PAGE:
19:36 justin_smith: right

19:36 it digs in

19:36 tmtwd: or its like a "deep" version of assoc

19:37 justin_smith: exactly

19:37 tmtwd: cool thanks

19:37 justin_smith: tmtwd: this is incredibly valuable when you have nested immutable data structures

19:39 tmtwd: i see

19:41 justin_smith: because otherwise you end up writing a lot of boilerplate to get the structures out and put the other stuff in and rebuild it...

20:47 jefelante: Is it a bad idea to use a transducer to write an EDN file for data that gets put on the channel and put it back as-is? https://gist.github.com/anonymous/623164e2ffbbec86432f

20:51 justin_smith: jefelante: you could use mult/tap instead

20:51 jefelante: so tap1 = file writer and tap2 = processor?

20:51 justin_smith: right

20:52 also, the fact that you only have one channel means you can't retrieve the data in parallel

20:52 maybe you actually want that

20:52 jefelante: i dont really understand

20:53 justin_smith: jefelante: you have a single data processing pipeline, where every task is independent, and they could otherwise be done in parallel

20:53 jefelante: oh right

20:53 justin_smith: so you've artificially slowed down your processing (unless there is a pragmatic reason to only make one request at a time)

20:53 jefelante: so with mult/tap, I could have the file writer and the processor happening concurrently

20:54 justin_smith: yes, but with a different design you could be doing all the downloads concurrently

20:54 whether that's an improvement is another can of worms of course

20:54 jefelante: right, i see what you mean

20:55 is there another benefit to mult/tap besides just working concurrently? the thing i'm wondering is if maybe its foolish to introduce a transducer that has a side effect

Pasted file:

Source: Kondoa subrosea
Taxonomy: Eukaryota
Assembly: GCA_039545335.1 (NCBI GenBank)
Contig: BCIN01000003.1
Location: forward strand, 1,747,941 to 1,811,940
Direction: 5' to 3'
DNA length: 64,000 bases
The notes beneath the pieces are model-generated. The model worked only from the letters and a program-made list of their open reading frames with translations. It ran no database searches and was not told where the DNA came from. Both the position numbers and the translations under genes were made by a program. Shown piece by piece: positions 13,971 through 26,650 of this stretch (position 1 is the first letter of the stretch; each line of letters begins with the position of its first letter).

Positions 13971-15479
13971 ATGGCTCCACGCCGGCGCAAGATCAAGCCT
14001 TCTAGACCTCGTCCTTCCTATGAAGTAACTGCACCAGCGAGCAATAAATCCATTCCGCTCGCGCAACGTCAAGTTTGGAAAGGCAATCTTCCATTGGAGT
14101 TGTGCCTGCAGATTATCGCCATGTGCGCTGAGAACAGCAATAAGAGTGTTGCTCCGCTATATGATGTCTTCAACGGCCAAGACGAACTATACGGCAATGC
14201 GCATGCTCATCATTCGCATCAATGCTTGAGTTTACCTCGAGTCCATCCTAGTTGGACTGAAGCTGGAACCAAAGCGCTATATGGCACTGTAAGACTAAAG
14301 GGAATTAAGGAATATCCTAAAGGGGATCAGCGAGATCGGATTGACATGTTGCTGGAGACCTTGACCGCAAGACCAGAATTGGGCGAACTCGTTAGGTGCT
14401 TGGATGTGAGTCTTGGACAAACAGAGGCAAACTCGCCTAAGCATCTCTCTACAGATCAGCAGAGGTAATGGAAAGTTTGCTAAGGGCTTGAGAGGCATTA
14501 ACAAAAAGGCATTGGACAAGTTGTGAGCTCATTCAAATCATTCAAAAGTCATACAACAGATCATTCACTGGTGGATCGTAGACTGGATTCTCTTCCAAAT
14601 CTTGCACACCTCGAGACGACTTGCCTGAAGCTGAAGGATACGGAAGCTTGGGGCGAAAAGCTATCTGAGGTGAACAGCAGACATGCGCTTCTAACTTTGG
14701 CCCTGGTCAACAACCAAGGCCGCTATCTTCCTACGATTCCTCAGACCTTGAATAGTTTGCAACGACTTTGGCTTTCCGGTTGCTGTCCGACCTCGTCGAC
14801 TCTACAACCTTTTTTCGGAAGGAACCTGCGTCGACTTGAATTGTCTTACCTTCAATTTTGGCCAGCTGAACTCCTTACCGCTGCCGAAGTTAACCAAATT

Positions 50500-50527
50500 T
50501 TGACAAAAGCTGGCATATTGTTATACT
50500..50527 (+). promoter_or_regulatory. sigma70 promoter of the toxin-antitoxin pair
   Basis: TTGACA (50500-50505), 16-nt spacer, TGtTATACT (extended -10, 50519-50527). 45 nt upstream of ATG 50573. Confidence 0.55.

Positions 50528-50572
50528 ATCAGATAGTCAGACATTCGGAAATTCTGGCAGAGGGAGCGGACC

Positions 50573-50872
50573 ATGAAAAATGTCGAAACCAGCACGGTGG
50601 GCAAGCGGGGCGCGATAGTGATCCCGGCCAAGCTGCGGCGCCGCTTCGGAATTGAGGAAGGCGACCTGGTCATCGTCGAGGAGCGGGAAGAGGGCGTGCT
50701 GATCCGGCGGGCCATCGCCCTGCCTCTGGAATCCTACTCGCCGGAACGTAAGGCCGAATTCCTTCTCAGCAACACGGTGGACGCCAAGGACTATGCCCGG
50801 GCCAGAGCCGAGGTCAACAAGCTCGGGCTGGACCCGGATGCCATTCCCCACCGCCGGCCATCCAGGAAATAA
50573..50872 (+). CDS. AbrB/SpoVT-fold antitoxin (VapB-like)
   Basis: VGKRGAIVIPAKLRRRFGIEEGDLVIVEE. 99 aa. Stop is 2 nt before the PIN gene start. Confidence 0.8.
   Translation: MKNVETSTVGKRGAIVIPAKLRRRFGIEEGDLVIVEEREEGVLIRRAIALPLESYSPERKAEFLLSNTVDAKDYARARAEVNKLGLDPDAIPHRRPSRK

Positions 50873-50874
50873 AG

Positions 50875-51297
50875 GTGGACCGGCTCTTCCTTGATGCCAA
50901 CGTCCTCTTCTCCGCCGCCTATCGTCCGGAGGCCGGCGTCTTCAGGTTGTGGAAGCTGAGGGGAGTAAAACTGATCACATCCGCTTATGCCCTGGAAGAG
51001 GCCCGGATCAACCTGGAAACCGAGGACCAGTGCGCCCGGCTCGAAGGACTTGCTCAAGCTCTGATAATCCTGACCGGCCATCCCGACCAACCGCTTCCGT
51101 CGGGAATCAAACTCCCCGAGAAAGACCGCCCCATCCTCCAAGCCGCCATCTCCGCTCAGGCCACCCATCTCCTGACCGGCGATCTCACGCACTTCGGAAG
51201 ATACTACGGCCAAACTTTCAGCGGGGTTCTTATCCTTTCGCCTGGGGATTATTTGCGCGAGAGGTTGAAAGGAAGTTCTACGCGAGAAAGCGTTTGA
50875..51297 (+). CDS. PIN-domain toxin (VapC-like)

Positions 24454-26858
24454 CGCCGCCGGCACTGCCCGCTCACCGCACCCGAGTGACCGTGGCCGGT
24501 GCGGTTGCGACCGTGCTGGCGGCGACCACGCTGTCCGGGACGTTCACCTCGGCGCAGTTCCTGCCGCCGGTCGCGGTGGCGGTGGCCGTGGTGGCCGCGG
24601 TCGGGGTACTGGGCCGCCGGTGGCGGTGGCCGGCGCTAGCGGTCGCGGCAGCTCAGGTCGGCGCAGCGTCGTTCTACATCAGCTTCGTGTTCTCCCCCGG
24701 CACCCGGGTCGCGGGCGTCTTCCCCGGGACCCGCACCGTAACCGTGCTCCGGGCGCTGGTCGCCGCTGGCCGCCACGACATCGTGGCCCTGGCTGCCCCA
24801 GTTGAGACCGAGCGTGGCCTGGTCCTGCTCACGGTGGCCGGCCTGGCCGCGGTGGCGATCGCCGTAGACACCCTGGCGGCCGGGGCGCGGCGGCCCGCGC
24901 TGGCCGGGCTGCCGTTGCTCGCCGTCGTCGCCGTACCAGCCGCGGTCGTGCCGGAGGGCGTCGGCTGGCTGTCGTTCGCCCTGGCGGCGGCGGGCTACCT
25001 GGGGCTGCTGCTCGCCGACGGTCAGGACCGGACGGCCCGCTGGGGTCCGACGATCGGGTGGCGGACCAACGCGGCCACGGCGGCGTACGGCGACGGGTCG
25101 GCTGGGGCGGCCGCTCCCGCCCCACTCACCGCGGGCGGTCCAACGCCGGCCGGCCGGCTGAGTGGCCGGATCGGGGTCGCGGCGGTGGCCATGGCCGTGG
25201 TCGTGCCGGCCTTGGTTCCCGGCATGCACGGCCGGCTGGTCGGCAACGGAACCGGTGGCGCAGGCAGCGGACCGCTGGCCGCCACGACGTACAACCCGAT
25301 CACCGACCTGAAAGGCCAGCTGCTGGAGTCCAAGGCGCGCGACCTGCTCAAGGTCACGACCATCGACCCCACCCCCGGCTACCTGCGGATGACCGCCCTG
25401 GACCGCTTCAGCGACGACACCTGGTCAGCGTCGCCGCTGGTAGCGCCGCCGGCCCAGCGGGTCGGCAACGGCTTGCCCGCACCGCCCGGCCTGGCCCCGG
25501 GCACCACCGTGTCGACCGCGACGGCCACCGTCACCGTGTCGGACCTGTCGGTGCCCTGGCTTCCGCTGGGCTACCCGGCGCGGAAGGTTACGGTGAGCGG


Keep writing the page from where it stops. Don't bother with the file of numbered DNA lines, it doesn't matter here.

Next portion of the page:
20:55 justin_smith: jefelante: an idiom I sometimes use is (dotimes [i parallelism] (go ...)) so that the number "parallelism" decides how many parallel data pipelines are created

20:56 jefelante: transducers and side effects are fine, but with mult/tap the two tasks can go at their own speed

20:56 which may or may not be a good thing...

20:56 but usually if one can finish much faster, you'd like it to do so

20:56 jefelante: ok cool

20:57 justin_smith: jefelante: also, your task (storing the data on disk as you do the transactions) is something I am doing in my project at the day job right now

20:58 we are using kafka which stores all messages for a configurable time period on disk

20:58 and then using transit to encode the body of the messages

20:59 jefelante: ive read about kafka, but i have this issue where i have trouble understanding something complicated (like kafka) unless i make the mistakes that necessitated building that thing

20:59 first

20:59 justin_smith: heh, you have a lot of mistakes (or learning one way or another) before you could use kafka, most likely

20:59 distributed systems are very hard

20:59 I'm still very bad at them...

21:00 jefelante: yea, speed isn't an issue for me since i'm rewriting a python script that is plenty fast and runs sequentially, but i'm doing it to try and learn how a larger/async system might work

21:00 justin_smith: me trying to do hammock driven development on my latest project: http://i.imgur.com/8ryWyNJ.gifv

21:01 jefelante: it makes one request every ~15 minutes, extracts some information, and occasionally makes additional follow up requests based on that information

21:01 justin_smith: jefelante: yeah, in that case do the linear version first, and be aware of your options if you want options for speeding it up in the future

21:02 jefelante: also, though mongo has a bunch of gotchas, it is very easy to use it to store a map of vanilla clojure data as a document for a system like yours

21:02 with a bit of the fiddly stuff about using files taken care of

21:03 jefelante: ahh that's an interesting point

21:07 justin_smith: thanks

21:16 tmtwd: I have an atom http://pastebin.com/HFjCJNZF and I want to assoc such that a new item is appended with a new value

21:16 whats the best way to achieve this?

21:16 justin_smith: update-in / conj

21:16 tmtwd: ah

21:18 justin_smith: ,(update-in {:items [{:item "program in clojure"}]} [:items] conj {:item "yolo"})

21:18 clojurebot: {:items [{:item "program in clojure"} {:item "yolo"}]}

21:18 justin_smith: or with clojure 1.7, there is also update

21:18 ,(update {:items [{:item "program in clojure"}]} :items conj {:item "yolo"})

21:18 clojurebot: {:items [{:item "program in clojure"} {:item "yolo"}]}

21:19 tmtwd: cool

21:19 that worked :)

21:19 thanks